I have a confession. I have not perfected the robust challenge that handicapping a horse race presents. And I never will. But, that will not discourage me from attempting to be the best handicapper I possibly can.

There is no set criteria in breaking down a horse race, as the abundance of variables makes each event its own unique entity. Finding value, whether it’s going with an undervalued competitor or betting against a short-priced entrant, could be the difference in profit or loss at year’s end.

My tips for finding a vulnerable favorite is not a ‘fail safe’ strategy, either, they are merely factors that aid me in my elimination process.

Multiple Class Drops

Horses dropping in class are always something that I look at during my handicapping. Trainers often drop a horse trying to find his or her best spot, others will plunge in hopes of winning a race and a purse. And, on some occasions, the connections have decided to simply ‘let the horse go’ at a low level.

Knowing which is the case for the drop can be a mystery in itself. But my loosely enforced rule is — if a horse is dropping in class for a third consecutive time, I stay away. I would greatly prefer a contender rising up in class with good form, compared to an off-form runner facing easier foes on the day.

Declining Speed Figures

I do not rely solely on BRIS Speed and Pace figures in my studies, but they are an invaluable tool in my handicapping process. While there are exceptions to every rule, horses that show three or more declining Speed numbers in succession are ones that I tend to avoid.

The ‘Bounce’ Factor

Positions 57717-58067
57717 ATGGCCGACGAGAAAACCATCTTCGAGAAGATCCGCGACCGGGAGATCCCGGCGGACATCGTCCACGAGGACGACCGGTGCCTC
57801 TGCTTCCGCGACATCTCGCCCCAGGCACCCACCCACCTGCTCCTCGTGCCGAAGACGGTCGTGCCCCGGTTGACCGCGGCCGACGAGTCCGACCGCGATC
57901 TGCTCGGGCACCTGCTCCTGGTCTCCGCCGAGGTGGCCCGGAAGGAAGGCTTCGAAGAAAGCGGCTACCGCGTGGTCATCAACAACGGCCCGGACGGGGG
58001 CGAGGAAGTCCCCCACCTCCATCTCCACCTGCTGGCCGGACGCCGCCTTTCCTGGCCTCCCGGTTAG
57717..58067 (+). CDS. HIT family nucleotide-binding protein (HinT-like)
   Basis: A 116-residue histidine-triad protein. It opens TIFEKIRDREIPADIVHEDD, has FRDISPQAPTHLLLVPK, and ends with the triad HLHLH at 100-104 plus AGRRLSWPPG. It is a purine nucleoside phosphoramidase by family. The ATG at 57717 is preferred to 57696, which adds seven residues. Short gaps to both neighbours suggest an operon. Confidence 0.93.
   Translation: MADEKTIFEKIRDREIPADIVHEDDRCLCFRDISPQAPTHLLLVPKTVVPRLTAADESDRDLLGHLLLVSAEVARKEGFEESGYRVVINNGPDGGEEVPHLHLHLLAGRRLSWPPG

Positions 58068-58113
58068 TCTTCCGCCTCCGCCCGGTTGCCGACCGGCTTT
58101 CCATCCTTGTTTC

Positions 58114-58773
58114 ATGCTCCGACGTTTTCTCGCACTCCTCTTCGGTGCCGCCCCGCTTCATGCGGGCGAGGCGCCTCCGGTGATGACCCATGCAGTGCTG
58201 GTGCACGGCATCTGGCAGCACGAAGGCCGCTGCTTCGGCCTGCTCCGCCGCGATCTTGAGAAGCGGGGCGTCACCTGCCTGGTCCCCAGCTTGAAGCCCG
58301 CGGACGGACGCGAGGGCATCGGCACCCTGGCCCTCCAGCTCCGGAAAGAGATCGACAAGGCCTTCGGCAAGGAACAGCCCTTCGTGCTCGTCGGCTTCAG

Horses peak at different times during their careers, some early on and others later in the developmental stage. And acknowledging when an animal is in its best form is vital.

We have all witnessed breakthrough, or lifetime-best, performances from thoroughbreds. But I often take them with a grain of salt. Unique surface conditions (muddy, sloppy, yielding, etc.), perfect pace set-ups, traveling on the good part of the track, and being lone speed, are just a few of the ways a horse can register a better-than-usual BRIS Speed number.

If any individual posts a figure substantially better than his or her previous best number, I will often expect regression next time out. Try to avoid being awed by a single performance; look at the bigger picture and deem if the race was expected or if it was an outlier.

Poor Current Trainer Stats

Conditioners and stables often run in streaks. Pat Bryne saddled eight straight winners in 1997 at Churchill Downs, while Joe Woodard topped the mark with a sensational 10 straight victories beneath the Twin Spires in the spring of 2005. Trainer John Kimmel sent out seven straight winners at Saratoga in 2008, a feat that still seems impossible to me to this day.

But it can also go in the wrong direction, as well. Living legend D. Wayke Lukas went on a run from 2009-to-2012 where he lost more than 100 graded stakes races in succession. California-based John Sadler had an 0-for-44 mark in Breeders’ Cup races prior to Accelerate’s well-deserved win in the Classic (G1) in 2018.

It’s not an exact science, of course, but if I find a favorite from a barn that is ice-cold at a particular meeting, I look elsewhere.

Post Position

The post draw can often help dictate the shape of a race. And a horse’s running style paired with his or her starting slot are major factors for me.

For sprint races, I like my speed contenders drawn outside. And for route racing, I greatly prefer horses with early zip to avoid losing ground in the early stages with an outer post slot.

The rail draw could be a blessing or a curse, especially in sprint contests. With the break being a huge factor in one-turn frays, a poor start from inside could greatly diminish the chances of a contender before the opening quarter-mile.

If I find a favorite on the rail in a race with pace to the outside, I will almost always give an edge to the player breaking away from the fence.